The Q&A Archives: What grass type is better for the area that I live in?

Question: I live in Hamilton, Ohio what kind of grass do you recommend me to plant? I have tried Scott's grass, but I don't know what type it is, but it is not growing very well. Is there a more sturdy type of grass?

Answer: In Ohio, only a few species of grass are useful for home lawns. The recommended species include: Kentucky bluegrass, perennial ryegrass, tall fescue and fine fescue.

Kentucky bluegrass is the primary lawn turfgrass grown in Ohio. With proper management, Kentucky bluegrass forms a fine-textured, high-quality, long-lasting turf. This species produces rhizomes (underground stems) that give rise to new bluegrass plants. This ability enables bluegrass to rapidly recuperate from injury and fill in thin areas in the lawn. Kentucky bluegrass is winter-hardy and capable of withstanding temperature and moisture extremes. During hot, dry periods it tends to become dormant and lose color. If high quality is desired during the summer period, lawn irrigation is often necessary.

Perennial ryegrass, like Kentucky bluegrass, is a fine-textured species with the potential to develop into a high quality lawn. Perennial ryegrass has rapid seed germination and seedling establishment qualities. This species has a bunch-type growth habit, which enables it to form density through tillering. The cold tolerance and disease resistance capabilities are less than for Kentucky bluegrass but are acceptable for most areas of Ohio. All perennial ryegrasses require well-drained soils of medium to high fertility. The maintenance, fertility and pH requirements are similar to the improved Kentucky bluegrasses. Perennial ryegrass has better drought tolerance than Kentucky bluegrass but normally requires irrigation to maintain quality during most Ohio summers. The optimal mowing height is 2-2 1/2" inches.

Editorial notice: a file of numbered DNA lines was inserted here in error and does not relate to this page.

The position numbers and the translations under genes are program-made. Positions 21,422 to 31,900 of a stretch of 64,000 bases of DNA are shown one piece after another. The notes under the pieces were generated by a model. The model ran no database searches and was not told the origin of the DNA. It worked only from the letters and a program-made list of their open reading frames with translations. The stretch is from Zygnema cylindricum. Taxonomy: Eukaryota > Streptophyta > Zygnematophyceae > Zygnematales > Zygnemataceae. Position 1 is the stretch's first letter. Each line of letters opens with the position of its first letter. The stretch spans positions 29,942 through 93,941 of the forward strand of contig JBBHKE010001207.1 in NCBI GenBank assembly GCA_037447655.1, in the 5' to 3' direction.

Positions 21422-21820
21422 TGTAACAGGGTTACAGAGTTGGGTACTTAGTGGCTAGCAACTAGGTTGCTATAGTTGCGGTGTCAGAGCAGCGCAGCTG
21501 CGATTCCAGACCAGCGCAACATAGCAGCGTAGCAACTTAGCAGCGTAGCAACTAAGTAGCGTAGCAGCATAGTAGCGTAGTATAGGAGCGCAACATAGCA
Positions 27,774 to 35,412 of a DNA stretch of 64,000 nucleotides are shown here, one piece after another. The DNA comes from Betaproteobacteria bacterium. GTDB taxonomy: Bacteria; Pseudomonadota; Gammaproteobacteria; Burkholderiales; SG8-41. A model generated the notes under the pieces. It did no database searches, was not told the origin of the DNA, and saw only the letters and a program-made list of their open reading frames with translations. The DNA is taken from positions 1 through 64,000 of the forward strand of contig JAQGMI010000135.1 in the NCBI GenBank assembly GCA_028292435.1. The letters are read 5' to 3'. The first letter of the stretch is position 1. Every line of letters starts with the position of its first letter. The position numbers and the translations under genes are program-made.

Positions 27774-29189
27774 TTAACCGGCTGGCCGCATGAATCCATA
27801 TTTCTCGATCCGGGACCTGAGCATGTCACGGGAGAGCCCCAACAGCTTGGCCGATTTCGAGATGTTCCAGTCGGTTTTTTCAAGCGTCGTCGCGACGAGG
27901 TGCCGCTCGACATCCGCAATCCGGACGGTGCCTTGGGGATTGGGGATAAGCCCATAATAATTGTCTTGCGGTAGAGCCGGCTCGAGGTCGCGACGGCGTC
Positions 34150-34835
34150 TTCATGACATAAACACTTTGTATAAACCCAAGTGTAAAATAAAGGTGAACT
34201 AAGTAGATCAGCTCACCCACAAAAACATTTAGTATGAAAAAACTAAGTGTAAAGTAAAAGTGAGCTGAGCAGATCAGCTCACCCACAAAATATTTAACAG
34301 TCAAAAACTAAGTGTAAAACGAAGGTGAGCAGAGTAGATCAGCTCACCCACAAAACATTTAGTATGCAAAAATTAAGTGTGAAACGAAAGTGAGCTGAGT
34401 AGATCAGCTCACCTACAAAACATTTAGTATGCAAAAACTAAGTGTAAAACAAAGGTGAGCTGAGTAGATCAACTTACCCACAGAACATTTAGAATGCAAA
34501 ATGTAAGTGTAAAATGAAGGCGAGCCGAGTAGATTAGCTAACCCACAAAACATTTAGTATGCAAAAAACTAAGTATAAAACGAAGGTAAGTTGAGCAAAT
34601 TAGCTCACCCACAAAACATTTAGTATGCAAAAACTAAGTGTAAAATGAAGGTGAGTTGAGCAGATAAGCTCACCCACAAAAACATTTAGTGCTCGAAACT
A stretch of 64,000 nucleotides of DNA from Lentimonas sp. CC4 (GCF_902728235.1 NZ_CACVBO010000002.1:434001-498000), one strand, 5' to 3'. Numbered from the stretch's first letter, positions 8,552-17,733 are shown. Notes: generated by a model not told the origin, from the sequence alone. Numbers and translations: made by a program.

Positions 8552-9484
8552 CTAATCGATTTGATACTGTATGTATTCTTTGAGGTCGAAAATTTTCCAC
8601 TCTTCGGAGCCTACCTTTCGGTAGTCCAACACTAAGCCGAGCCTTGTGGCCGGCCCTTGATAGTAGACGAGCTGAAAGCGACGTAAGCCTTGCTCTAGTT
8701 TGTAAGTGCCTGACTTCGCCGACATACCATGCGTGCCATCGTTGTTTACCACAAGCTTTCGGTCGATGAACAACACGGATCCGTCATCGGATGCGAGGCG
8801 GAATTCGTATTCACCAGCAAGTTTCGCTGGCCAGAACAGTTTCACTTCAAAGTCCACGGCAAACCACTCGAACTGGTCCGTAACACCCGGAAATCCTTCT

Tall fescue has been used traditionally as a low-maintenance grass in areas where a coarser texture is not objectionable. This species is coarser textured than the other recommended turfgrass species. Tall fescue tolerates soils of low fertility, persists well under low maintenance and possesses good tolerance to insects and diseases. This species germinates and establishes quickly but slightly slower than perennial ryegrass. When mature, tall fescue has excellent wear tolerance and, due to its deep-rooted nature, tolerates drought and will remain green throughout most Ohio summers without supplemental irrigation. Juvenile tall fescue seedlings are not cold-tolerant and will be prone to winterkill. However, well-established seedlings and mature lawns will endure most Ohio winters.

Or, you can get the best features and characteristics if you plant a mixture of all three. Enjoy your lawn!

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